Well, the coup was a big fiasco and the Venezuelan army didn’t overthrow President Maduro. The CIA also failed to overthrow governments in Moscow, Tehran and Damascus. Its only ‘success’ to date has been in overthrowing Ukraine’s pro-Moscow government and putting a bunch of corrupt clowns in its place at a cost near $10 billion.

The US has not waged a major successful war since World War II – unless you count invading Grenada, Panama and Haiti, or bombing the hell out of Iraq, Syria, Somalia and Libya. That’s a sobering thought given the Pentagon’s recent announcement that it is cutting back on little colonial wars (aka ‘the war on terror’) to get ready for real big wars against Russia and China, or even North Korea.

Venezuela is in a huge economic mess thanks to the crackpot economic policies of the Chavez and Maduro governments – and US economic sabotage. But my first law of international affairs is: ‘Every nation has the absolute god-given right to mismanage its own affairs and elect its own crooks or idiots.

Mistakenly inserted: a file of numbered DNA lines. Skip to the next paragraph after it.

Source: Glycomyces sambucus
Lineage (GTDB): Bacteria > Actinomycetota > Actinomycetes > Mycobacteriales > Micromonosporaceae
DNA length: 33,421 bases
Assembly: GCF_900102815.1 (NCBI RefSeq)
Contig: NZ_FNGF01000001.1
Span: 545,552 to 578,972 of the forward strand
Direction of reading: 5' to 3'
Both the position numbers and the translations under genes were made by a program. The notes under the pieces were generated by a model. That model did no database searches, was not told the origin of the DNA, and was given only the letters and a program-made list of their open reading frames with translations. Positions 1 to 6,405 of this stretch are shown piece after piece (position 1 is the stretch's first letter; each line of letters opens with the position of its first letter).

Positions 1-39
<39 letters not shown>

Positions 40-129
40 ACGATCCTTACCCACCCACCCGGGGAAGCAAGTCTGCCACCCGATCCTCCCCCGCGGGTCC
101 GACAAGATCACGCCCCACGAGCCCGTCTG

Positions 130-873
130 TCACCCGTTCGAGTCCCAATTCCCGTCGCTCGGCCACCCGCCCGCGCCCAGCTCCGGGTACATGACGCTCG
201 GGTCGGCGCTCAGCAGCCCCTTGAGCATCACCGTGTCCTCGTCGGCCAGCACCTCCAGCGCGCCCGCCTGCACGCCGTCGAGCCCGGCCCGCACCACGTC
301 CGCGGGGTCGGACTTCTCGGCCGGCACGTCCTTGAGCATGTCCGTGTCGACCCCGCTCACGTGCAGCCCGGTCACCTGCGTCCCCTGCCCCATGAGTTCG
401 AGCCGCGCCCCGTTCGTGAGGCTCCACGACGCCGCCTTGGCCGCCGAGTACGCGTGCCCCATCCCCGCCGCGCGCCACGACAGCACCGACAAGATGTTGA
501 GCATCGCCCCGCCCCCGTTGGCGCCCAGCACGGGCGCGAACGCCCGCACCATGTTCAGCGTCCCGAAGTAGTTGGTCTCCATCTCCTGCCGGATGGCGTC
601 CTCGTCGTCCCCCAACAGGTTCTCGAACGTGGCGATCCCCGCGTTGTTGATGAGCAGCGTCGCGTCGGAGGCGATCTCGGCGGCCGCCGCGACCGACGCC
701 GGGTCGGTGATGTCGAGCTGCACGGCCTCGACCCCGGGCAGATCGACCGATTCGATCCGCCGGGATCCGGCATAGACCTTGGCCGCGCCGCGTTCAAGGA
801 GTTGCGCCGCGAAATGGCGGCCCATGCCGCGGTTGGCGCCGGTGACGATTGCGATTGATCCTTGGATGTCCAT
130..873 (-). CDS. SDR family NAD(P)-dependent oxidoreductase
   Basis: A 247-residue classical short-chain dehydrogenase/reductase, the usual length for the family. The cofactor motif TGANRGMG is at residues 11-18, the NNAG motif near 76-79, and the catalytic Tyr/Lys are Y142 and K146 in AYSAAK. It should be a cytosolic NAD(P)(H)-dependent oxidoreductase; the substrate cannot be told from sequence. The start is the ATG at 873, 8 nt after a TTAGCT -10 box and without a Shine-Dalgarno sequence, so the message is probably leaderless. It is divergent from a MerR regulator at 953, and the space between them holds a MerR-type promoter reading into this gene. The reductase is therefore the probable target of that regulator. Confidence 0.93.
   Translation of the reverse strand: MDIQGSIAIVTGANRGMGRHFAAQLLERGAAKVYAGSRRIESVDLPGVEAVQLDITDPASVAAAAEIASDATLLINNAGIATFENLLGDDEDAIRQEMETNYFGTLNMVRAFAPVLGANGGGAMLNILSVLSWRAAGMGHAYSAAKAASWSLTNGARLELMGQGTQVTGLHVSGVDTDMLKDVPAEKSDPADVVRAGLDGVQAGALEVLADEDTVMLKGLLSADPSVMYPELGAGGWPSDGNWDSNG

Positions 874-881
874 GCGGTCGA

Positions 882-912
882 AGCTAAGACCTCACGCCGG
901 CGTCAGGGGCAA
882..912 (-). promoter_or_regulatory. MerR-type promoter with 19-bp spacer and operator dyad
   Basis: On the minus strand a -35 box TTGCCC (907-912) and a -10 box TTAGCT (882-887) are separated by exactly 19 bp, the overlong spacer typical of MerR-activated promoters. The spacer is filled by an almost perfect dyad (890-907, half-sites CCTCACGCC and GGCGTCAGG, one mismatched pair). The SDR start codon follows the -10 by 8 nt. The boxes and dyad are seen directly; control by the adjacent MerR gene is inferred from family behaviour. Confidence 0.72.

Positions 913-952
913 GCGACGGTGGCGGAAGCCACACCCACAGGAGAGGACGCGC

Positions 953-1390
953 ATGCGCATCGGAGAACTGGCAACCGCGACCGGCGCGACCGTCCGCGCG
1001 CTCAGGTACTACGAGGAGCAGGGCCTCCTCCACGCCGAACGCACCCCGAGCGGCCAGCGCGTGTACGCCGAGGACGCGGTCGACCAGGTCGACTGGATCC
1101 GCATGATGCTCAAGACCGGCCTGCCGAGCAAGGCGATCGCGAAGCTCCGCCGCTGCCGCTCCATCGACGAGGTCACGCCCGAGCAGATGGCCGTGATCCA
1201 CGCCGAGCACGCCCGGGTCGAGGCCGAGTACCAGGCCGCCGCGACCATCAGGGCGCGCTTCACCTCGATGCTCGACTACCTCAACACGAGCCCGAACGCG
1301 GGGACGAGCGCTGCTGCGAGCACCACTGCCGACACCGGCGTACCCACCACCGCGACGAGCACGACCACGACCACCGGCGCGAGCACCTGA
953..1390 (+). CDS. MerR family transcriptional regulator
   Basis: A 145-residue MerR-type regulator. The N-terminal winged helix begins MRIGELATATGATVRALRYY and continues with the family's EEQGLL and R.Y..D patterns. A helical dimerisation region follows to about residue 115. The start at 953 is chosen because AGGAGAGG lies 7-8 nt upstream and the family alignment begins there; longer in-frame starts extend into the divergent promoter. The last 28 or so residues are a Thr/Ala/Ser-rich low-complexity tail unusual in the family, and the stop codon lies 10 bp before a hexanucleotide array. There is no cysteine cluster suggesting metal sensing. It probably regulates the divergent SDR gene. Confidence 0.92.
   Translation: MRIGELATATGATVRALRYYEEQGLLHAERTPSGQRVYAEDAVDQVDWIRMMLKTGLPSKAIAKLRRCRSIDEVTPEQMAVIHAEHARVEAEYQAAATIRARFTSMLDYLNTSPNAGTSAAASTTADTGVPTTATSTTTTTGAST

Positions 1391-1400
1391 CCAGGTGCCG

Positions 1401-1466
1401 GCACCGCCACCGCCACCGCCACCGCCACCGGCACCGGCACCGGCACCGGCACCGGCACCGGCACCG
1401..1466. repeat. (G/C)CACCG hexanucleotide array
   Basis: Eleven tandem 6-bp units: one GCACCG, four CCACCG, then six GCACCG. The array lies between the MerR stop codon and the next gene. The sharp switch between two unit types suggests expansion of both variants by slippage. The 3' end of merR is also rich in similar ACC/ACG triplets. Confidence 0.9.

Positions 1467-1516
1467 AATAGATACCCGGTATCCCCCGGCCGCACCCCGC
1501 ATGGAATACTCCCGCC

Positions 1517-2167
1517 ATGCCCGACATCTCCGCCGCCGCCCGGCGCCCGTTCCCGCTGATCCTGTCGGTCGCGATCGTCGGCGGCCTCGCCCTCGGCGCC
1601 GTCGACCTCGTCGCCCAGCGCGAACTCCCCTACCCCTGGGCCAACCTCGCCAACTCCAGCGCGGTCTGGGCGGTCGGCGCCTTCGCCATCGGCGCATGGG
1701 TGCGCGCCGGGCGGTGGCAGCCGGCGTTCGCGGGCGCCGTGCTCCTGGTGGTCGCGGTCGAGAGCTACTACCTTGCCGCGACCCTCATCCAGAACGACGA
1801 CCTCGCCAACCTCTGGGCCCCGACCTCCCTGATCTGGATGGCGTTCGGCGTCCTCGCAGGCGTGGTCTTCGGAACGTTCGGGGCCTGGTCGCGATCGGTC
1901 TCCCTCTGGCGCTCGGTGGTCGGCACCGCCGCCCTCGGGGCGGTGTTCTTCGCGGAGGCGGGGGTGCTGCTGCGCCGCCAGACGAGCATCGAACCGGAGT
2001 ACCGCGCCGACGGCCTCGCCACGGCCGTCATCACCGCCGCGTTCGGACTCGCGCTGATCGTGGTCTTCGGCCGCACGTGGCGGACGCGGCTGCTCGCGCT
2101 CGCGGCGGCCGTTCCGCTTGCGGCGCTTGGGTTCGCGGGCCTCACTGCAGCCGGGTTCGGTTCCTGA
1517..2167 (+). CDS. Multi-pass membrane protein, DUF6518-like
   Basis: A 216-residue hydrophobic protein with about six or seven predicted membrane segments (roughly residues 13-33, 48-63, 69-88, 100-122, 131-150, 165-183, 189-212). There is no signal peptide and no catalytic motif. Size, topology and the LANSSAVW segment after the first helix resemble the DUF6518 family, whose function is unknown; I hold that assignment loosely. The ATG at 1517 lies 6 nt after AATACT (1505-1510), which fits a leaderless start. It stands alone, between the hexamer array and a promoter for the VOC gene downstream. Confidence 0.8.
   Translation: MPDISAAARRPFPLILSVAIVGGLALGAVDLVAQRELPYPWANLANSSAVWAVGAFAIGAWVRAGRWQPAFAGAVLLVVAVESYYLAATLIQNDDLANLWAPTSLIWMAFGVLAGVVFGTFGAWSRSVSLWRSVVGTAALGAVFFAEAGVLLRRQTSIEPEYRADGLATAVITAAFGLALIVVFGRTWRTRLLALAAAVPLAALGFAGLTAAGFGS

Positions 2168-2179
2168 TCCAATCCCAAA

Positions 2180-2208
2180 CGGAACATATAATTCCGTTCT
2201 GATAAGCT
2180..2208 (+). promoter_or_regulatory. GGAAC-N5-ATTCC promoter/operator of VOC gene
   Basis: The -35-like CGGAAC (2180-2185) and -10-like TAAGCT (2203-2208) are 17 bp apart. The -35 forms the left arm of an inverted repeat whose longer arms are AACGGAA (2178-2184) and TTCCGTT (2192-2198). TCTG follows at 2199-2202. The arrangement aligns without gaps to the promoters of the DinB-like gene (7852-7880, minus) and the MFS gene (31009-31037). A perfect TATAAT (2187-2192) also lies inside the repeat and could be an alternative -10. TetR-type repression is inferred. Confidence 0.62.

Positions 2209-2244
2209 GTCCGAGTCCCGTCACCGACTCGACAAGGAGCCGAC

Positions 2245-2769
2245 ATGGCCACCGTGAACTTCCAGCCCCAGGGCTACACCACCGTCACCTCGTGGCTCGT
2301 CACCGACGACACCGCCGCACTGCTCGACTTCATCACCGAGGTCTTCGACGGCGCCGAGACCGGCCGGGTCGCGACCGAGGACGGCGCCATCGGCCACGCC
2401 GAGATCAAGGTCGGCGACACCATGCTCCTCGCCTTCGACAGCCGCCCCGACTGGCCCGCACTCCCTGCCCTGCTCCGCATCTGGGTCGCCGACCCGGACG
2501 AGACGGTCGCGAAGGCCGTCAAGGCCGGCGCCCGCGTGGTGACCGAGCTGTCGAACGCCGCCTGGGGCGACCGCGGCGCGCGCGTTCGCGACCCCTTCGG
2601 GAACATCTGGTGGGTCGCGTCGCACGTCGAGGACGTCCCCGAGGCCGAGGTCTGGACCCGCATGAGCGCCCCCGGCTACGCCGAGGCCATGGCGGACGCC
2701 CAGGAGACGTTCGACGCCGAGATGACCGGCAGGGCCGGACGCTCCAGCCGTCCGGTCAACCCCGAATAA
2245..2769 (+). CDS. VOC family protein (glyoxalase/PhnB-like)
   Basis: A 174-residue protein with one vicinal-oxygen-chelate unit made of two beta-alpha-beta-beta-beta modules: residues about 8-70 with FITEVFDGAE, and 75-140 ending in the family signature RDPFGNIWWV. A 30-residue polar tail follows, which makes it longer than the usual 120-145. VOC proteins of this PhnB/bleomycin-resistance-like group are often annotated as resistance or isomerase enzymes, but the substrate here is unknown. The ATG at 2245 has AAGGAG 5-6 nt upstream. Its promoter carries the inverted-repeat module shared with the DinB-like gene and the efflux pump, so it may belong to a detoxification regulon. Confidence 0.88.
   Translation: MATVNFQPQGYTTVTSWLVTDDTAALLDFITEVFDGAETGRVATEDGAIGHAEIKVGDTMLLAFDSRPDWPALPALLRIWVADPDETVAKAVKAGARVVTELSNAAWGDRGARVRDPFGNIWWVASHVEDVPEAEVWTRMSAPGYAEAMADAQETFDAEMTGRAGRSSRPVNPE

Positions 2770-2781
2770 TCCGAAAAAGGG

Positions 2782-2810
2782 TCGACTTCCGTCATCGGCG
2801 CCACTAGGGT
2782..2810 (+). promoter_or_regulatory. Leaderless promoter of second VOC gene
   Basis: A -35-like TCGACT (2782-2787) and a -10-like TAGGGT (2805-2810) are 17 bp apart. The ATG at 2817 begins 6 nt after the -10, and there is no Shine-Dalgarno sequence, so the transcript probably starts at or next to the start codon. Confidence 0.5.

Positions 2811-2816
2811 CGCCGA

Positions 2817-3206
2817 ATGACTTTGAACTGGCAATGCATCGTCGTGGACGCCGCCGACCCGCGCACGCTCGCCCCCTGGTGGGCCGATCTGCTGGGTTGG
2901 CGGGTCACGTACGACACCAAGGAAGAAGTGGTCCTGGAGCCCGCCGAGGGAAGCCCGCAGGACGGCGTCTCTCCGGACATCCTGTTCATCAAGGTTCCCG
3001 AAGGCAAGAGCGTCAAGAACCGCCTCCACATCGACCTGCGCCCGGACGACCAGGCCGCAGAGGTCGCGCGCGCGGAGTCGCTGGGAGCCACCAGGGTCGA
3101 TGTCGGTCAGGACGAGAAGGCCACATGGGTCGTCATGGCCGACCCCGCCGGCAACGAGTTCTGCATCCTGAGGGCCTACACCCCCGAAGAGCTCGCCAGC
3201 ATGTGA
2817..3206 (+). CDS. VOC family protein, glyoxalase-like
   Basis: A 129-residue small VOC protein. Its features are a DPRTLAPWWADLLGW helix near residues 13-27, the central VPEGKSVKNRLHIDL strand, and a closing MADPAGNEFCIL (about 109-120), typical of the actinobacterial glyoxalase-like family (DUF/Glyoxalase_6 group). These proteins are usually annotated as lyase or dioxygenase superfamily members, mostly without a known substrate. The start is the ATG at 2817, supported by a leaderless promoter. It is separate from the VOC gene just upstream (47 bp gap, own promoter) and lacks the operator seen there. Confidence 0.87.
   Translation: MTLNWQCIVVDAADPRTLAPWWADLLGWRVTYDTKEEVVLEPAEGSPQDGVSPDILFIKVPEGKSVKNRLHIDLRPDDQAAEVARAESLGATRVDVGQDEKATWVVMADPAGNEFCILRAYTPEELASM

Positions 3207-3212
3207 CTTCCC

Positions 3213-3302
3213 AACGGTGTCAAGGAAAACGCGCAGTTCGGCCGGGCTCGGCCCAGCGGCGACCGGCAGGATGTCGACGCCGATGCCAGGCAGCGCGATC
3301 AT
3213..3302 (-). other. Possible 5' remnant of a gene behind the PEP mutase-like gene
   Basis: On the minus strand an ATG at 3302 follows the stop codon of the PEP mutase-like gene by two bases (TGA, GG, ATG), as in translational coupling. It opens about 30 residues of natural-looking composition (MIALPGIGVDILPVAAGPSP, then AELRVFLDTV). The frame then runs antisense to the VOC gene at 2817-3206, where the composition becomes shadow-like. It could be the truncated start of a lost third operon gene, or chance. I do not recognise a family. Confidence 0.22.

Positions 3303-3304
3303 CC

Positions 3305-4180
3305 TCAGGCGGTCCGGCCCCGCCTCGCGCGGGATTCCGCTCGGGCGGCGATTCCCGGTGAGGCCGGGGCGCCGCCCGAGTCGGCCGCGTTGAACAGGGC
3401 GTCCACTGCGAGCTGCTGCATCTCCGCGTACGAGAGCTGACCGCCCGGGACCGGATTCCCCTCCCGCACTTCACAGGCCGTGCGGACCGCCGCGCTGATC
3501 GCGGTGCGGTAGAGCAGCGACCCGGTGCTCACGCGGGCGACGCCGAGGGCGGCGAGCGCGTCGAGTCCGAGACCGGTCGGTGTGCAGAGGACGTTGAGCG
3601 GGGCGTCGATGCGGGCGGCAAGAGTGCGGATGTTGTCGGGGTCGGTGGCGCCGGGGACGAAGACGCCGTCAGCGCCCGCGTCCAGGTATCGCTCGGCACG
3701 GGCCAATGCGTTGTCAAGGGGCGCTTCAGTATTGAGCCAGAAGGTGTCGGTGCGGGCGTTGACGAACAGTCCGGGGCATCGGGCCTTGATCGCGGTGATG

Now, however, the administration’s frenzied neocons want to start a war against Venezuela, a large, developed nation of 32.7 million, at the same time we are threatening war against Iran, interfering all around Africa, and confronting Russia, China and perhaps North Korea. Large parts of the Mideast and Afghanistan lie in ruins thanks to our ‘liberation’ campaigns.

Invading Venezuela would not be much of a problem for the US military: half the population hates the current government and might welcome the Americans. Venezuela’s military has only limited combat value. Right-wing regimes in neighboring Colombia and Brazil might join the invasion.

But what then? Recall Iraq. The US punched through the feeble Iraqi Army whose strength had been wildly exaggerated by the media. Once US and British forces settled in to occupation duties, guerilla forces made their life difficult and bloody. Iraqi resistance continues today, sixteen years later. The same would likely happen in Venezuela.

There is deep anti-American sentiment in Latin America that existed long before Col. Chavez. Recall, for example, the large anti-American riots that greeted Vice President Nixon’s visit to Caracas in 1958.